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Tarantino's Inglourious Basterds TV Show Plan Would've Killed The Story

Inglourious Basterds could have had a very different fate had Quentin Tarantino gone for his original plan for it: a miniseries, which would have definitely killed the story. Quentin Tarantino has earned a place as one of the most respected filmmakers in the industry thanks to his peculiar narrative style, his mastery at writing dialogues, and the generous doses of blood in each of his movies. Tarantino’s career began in 1992 with the crime movie Reservoir Dogs, and while it was a success, his big break arrived in 1994 with Pulp Fiction.

Since then, Tarantino has directed a total of 10 movies (though both Kill Bill entries are counted as one) and through them, he has explored a variety of genres – from martial arts to slasher and even Western. In 2009, he tried something different but very effective with Inglourious Basterds, a war movie that told an alternate version of World War II through two plots: one following a group known as the “Basterds”, led by Aldo Raine (Brad Pitt), and another one focused on Shosanna Dreyfus/Emmanuelle Mimieux (Mélanie Laurent), a Jewish cinema owner whose family was killed by SS officer Hans Landa (Christoph Waltz), the main villain of the story. The Basterds and Shosanna had a common goal: kill as many Nazis as possible, including Hitler.

Related: Inglourious Basterds True Story: Did ANY Of Quentin Tarantino's Movie Really Happen?

Inglourious Basterds went on to become Tarantino’s highest-grossing movie at the time (later surpassed by Django Unchained in 2012 and Once Upon a Time in Hollywood in 2019) and was also a critical success, but had Tarantino gone with his original plan for the story, it wouldn’t have been as successful. Speaking to Robert Rodriguez on his Director’s Chair series, Tarantino opened up about the process of making Inglourious Basterds. Tarantino explained that he started writing it after Jackie Brown, back in the late 1990s, but it became a “never-ending process” as he had “no end in sight”. His idea, then, was to do Inglourious Basterds as a miniseries, but luckily, that changed and he finally gave it an ending and was able to fit the story into a movie.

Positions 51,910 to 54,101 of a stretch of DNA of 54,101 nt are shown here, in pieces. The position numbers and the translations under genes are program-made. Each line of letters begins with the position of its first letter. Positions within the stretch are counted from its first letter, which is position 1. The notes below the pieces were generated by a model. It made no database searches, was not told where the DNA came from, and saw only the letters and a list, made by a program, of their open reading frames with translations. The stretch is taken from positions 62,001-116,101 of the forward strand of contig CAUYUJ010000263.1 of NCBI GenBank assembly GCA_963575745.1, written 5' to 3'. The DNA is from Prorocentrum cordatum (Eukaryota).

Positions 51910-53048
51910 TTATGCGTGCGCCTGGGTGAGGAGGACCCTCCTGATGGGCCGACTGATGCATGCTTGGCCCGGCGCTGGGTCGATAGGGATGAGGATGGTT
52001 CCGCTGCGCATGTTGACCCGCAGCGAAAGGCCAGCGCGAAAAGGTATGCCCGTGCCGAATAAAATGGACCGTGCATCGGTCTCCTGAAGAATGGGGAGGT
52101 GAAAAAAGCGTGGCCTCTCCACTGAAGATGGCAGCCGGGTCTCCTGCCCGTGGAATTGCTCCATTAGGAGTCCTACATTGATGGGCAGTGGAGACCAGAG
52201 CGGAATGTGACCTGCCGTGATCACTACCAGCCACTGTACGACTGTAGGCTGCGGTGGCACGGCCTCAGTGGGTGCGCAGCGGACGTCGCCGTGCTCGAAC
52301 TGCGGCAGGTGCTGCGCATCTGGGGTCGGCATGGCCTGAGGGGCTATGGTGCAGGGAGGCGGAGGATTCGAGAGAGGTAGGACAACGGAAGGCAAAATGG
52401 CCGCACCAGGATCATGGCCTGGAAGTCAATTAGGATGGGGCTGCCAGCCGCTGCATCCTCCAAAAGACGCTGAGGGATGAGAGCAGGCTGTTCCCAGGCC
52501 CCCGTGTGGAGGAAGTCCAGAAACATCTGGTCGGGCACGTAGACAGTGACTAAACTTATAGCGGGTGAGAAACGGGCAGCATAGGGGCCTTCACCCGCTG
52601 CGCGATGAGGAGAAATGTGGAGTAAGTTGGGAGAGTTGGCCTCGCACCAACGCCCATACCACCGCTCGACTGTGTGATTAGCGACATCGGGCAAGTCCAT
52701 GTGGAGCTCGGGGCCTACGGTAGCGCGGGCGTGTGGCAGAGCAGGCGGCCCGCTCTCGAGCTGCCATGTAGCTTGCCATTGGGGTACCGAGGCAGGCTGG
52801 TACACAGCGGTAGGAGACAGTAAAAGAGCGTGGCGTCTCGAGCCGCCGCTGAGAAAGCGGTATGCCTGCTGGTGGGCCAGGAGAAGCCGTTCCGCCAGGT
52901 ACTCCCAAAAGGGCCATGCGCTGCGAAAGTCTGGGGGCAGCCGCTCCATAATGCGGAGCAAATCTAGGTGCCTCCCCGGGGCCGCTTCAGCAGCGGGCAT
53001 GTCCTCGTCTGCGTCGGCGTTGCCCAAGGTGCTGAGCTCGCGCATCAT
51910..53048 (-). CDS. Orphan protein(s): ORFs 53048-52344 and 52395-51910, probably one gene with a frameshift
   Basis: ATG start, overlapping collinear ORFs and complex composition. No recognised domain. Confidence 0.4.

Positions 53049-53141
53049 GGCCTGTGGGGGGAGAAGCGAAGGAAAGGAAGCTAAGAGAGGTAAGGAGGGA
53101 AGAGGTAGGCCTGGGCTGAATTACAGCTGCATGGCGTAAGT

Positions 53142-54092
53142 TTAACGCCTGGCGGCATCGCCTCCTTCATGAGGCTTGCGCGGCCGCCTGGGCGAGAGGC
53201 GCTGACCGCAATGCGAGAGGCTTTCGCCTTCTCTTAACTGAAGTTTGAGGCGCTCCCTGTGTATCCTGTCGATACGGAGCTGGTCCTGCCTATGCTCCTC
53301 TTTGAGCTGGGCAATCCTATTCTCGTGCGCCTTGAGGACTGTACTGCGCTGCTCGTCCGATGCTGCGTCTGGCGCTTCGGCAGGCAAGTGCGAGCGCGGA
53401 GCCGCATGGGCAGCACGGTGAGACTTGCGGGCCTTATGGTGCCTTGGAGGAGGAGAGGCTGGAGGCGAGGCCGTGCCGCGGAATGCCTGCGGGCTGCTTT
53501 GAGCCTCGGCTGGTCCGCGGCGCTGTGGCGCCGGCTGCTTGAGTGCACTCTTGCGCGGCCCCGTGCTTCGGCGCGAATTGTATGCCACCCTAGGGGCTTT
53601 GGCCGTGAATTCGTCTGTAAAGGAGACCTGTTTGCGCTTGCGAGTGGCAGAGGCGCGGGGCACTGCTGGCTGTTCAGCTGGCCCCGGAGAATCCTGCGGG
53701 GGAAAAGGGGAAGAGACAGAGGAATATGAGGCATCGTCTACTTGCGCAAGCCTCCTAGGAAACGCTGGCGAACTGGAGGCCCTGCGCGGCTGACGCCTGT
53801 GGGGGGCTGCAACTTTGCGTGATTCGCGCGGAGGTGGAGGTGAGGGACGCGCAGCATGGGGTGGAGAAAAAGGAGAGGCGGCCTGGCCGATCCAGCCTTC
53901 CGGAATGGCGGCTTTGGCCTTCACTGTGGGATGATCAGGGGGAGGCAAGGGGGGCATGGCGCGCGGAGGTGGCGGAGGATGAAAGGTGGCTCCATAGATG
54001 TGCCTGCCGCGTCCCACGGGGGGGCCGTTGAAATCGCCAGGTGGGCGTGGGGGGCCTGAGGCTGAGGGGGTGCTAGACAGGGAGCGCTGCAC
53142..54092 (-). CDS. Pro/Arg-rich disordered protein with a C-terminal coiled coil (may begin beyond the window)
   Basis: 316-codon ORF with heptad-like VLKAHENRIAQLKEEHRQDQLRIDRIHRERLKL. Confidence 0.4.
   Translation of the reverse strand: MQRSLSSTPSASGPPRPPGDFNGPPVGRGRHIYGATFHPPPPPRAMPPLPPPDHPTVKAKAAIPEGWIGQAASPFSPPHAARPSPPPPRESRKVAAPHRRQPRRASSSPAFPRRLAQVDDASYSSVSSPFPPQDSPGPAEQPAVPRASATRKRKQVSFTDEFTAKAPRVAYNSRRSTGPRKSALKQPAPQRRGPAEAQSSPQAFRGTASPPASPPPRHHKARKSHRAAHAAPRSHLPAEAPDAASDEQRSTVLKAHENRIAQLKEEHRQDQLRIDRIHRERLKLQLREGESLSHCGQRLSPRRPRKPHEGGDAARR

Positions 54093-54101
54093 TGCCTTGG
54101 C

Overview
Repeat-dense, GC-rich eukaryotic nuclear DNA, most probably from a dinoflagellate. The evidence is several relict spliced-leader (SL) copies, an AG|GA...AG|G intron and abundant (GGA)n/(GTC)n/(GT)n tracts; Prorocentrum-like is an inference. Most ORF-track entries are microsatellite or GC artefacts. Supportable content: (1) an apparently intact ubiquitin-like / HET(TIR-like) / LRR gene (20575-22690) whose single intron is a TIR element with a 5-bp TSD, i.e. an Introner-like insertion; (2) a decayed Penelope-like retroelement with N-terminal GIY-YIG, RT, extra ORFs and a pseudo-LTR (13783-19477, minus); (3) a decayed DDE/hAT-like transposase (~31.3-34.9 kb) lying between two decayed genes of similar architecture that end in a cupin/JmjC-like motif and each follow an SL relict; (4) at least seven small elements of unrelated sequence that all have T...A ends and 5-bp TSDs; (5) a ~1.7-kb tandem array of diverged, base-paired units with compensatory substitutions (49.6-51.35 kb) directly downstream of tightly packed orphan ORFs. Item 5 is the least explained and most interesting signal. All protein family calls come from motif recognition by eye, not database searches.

While telling the stories of the Basterds, Shosanna, and the rest in a miniseries would have allowed Tarantino to go into more detail, an Inglourious Basterds TV series would have ultimately killed the story. There’s a lot of tension throughout Inglourious Basterds as the audience follows closely the plans of Shosanna and the Basterds to kill Hitler while Hans Landa gets closer and closer to them with each passing day, and the way it builds suspense wouldn’t have worked had the story had been split into episodes. Inglourious Basterds works best as a continuous story, and even if the story had been longer when Tarantino considered doing it as a TV series, the pace wouldn’t have worked as a miniseries. It’s worth noting that Tarantino hasn’t properly delved into the realm of television yet, with his only work on the small screen being directing one episode of ER, one of CSI: Crime Scene Investigation, and a story credit in From Dusk till Dawn: The Series, but he did split an extended version of The Hateful Eight into episodes when it arrived on Netflix, and viewers weren't happy with that.

In the end, Tarantino found the perfect ending for Inglourious Basterds and did the necessary changes and cuts so it could be made as a movie, thus saving the story as it would have been basically butchered had it been done as a TV series, and definitely wouldn’t have been the successful work that it now is.

Next: Inglourious Basterds Theory: The 3-Finger Gesture Didn't Give The Basterds Away

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